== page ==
et a comfortable chair, my old paisano,
Comes Giacomo Foley and Nina Serrano
They’ll fill you with nonsense and crazy wisdom
They’ll point out our president really is dumb
They’ll sing and they’ll laugh, they’ll cry, Ay, Caramba!
Jack Foley will tap and Nina will rhumba
They read you old poems that bounce off the walls
They’re poetical pals and of course lively pols
They’ll sing and they’ll laugh, they’ll get deep into funk,
They’ll open wide Madame Pandora’s trunk
They’ll tell you the truth (they’re on KPFA!)
And like the old Supe, they’ll go “up and away”
To where the police and the dodos can’t catch ’em
And there they will make up wild plots, and they’ll hatch ’em
You’ll like their verses (they’re SUBversive too)
Serrano and Foley—what hullabaloo!
Serrano and Foley: WOOF!
(They write doggerel too!)
A special feature of today’s hour will be a tribute to the wonderful Berkeley Street poet, Julia Vinograd. Julia is currently in a difficult financial situation—and health situation as well. Her publisher, Bruce Isaacson, has started a special GoFundMe, Julia Vinograd Cancer Support, at
Today’s show will present Julia at her lyrical and feisty best—as well as poems celebrating her by Jack Foley, Jan Steckel and Judy Wells. Julia’s latest book, just out from Zeitgeist Press, is Between the Cracks.
It’s not the wars or gangs or even families fighting
after hard work, and the food always tastes the same
while outside the summer window butterflies dance.
Everything dies, sooner or later.
Winning or losing, everything dies.
Birds splatter the heads of statues
and fly away. Children play hide and seek with the wind,
the wind always wins. Horizons swing like unfurling wings
Lie on your back on a weed-wild hill
and stare up looking for the sky pulsing behind the sky.
The game of pain plays and stays and repeats
that everything dies sooner or later.
But the sky behind the sky tells you its secret
close in your ear and warm against your lips:
Reach out and touch, bend and believe.
Everything lives, leaf, bird, blackberry.
The world is too big to lose.
(For the condemned to death poet in Saudi Arabia, Ashraf Fayadh)
I don’t want to speak of beheadings
it causes me cold terror
That’s what it’s supposed to do
Keep poets silent
So only praise poems
to the censors, judges and jailers are allowed
Keep poets silent
So corruption, greed and might prevail
So like the emperor’s nightingale
the poets’ voices will fade away
But poets stand with poets
The scratch of pens
clicks of computers
piles of poems and petitions
across languages cause ripples
of sound waves and protest
Causing the miracles of freedom I’ve seen
Like when the Pen Club in Germany protested
Fayadh’s sentence was reduced to jail time
Like when the Salvadoran prison crumbled
in the earthquake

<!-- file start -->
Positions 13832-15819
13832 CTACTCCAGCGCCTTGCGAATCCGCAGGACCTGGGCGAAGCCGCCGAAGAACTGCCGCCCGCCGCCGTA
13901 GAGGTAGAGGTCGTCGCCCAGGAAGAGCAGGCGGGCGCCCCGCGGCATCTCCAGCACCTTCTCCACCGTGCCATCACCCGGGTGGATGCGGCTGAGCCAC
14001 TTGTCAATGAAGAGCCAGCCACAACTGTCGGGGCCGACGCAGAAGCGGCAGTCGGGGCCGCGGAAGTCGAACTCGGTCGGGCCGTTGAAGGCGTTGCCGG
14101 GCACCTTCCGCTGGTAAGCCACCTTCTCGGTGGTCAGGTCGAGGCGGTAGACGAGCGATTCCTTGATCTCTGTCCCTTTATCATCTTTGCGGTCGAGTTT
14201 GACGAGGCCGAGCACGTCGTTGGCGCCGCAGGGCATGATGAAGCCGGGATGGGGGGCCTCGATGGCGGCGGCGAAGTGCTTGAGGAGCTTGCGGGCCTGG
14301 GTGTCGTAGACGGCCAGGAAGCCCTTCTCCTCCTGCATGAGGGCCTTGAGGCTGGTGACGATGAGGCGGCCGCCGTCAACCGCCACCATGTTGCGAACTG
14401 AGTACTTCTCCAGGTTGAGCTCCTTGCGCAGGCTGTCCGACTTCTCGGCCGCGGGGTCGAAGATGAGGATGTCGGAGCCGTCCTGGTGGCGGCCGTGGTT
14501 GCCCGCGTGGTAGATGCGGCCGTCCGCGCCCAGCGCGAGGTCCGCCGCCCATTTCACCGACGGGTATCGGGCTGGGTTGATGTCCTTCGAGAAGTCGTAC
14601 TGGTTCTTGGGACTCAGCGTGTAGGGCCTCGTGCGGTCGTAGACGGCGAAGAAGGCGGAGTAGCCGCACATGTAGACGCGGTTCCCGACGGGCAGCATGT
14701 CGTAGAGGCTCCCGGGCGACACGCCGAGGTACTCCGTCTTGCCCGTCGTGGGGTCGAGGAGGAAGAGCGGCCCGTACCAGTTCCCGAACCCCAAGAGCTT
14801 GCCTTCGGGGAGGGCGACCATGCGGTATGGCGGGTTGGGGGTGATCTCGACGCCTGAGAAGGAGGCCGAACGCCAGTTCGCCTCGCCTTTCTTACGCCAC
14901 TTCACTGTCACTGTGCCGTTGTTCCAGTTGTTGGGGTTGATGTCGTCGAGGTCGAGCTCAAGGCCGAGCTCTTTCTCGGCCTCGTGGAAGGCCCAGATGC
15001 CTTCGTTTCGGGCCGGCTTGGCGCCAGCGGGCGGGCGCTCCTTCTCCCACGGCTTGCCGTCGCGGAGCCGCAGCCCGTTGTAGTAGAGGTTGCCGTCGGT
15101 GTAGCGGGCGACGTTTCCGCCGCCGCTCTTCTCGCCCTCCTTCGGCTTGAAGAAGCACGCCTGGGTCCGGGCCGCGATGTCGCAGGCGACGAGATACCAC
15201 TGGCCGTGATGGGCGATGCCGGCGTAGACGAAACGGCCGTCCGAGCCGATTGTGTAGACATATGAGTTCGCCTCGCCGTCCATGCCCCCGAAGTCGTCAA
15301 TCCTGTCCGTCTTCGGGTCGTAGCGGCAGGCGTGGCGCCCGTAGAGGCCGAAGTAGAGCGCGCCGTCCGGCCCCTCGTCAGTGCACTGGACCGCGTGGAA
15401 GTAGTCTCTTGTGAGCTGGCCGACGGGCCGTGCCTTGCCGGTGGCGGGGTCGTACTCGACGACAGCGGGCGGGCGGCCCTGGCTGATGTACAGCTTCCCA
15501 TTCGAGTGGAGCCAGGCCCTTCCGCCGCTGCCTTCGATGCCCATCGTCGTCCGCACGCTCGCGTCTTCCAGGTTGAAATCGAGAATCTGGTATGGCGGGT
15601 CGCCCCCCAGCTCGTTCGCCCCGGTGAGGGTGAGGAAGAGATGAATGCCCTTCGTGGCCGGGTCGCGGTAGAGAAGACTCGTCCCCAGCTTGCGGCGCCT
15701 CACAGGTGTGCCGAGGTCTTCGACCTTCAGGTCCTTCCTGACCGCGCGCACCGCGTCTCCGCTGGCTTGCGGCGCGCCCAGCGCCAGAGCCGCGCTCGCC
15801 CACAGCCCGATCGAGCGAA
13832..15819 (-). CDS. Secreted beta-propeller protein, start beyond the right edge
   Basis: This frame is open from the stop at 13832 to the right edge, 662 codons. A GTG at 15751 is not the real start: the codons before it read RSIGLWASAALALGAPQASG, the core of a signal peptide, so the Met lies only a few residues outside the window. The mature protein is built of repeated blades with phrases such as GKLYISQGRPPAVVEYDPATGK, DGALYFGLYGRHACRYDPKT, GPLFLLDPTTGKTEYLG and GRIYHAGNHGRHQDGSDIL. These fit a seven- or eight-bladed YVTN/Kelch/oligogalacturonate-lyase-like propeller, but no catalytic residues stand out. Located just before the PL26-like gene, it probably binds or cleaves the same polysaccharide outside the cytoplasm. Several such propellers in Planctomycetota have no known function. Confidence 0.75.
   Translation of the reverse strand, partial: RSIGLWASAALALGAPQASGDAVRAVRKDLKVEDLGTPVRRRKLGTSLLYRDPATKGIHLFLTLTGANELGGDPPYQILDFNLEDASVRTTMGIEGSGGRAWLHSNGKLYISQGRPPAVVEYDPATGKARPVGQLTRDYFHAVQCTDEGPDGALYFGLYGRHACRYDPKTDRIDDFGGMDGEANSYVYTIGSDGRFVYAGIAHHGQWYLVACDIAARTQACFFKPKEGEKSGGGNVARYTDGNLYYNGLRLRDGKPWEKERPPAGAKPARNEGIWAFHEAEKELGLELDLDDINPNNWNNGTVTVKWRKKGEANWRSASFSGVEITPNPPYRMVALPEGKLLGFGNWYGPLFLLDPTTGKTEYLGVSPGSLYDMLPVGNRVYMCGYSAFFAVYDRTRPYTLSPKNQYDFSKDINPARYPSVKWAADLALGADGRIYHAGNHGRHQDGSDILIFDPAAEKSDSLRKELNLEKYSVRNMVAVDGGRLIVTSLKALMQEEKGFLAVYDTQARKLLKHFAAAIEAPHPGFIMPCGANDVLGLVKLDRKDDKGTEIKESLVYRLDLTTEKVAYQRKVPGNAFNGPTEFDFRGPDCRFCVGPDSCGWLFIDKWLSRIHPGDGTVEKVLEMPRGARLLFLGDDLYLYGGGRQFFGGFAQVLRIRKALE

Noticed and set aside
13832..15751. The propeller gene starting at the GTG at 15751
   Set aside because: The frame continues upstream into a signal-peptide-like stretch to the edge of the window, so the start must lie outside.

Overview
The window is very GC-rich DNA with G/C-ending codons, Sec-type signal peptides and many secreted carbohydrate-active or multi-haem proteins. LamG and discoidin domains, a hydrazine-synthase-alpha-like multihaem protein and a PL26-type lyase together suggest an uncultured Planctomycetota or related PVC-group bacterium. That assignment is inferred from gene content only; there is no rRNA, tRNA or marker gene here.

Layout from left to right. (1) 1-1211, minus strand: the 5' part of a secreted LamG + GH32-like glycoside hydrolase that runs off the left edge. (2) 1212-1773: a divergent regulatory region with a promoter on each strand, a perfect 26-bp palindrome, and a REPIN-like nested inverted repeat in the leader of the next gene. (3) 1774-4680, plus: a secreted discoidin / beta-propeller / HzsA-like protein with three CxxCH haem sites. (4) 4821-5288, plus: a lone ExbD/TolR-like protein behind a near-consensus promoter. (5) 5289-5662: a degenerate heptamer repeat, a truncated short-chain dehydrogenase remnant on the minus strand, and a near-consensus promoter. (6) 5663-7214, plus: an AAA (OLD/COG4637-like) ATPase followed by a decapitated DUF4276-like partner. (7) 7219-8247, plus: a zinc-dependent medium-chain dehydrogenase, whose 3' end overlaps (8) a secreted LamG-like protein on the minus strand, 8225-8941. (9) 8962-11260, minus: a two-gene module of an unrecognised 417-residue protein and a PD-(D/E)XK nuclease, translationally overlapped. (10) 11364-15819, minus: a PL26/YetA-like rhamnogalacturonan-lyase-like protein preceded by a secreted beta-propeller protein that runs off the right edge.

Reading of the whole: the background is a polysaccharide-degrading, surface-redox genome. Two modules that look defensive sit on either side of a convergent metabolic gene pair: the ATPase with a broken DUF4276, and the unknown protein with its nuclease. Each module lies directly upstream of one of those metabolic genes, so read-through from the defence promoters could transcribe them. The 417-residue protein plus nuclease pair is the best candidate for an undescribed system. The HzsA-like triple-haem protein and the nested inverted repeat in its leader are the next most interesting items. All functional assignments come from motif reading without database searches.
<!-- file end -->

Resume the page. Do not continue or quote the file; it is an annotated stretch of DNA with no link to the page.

the poet-guerrillero Roque Dalton stepped out
and a network of clandestine comrades led him to liberty
like when world committees organized to “Free Angela Davis”
John Lennon and Yoko Ono composed their song “Angela”
The Rolling Stones in England recorded “Sweet Black Angel”
Cuban national poet Nicolás Guillén wrote her adoring poems
All demanding “Free Angela”
-And so she was
Like when the solidarity slogan “Give me Five”
recited and sung by poets
echoed around the world
for the imprisoned Cubans in US jails
for attempting to stop Miami-based terrorism
People rallied in DC visiting congress
on the 5th of every month
until one Senator
Patrick Leahy of Vermont interceded
The fierce sperm of Cuban Five US prisoner
Gerardo Hernández flew to fertilize
Adriana Pérez’s waiting frozen egg
So after high stakes diplomacy involving presidents
when the “5” went home to freedom and families
Baby Gema was born!
-Miracles can happen when poets stand for poets.
FOR THE MARVELOUS, LAUDED STREET POET OF TELEGRAPH AVENUE
Of the bright and dark
Streets of this West,
I think of you this night
Of the phantom full moon
And the skulls and heads
And black clothes
That make you look
Like a perpetual Halloween.
Of the bubbles, the quick wit,
The half smile,
The way with a phrase,
“This was a lady
Trying to be
Of the famous limp,
The ability to turn fools,
Skewered, into a line of verse,
The deep, light laughter,
The slight touch of gray showing beneath the hat,
The seller of your own
The laughing eyes—
You fill my mind this night of your sickness
This night when your studied, careful independence
Is no longer possible,
And I think of the many poets
Who have entered hospitals
Who have been tended, not read,
Placed in the care of hands
That do not open books
The wounds life visits upon us all
As we sit in this café of many entrances
But only one exit
And sip our lattes, our cappuccinos, our espressos, our macchiatos
And talk and dream—
On a street that dreams
It is not a street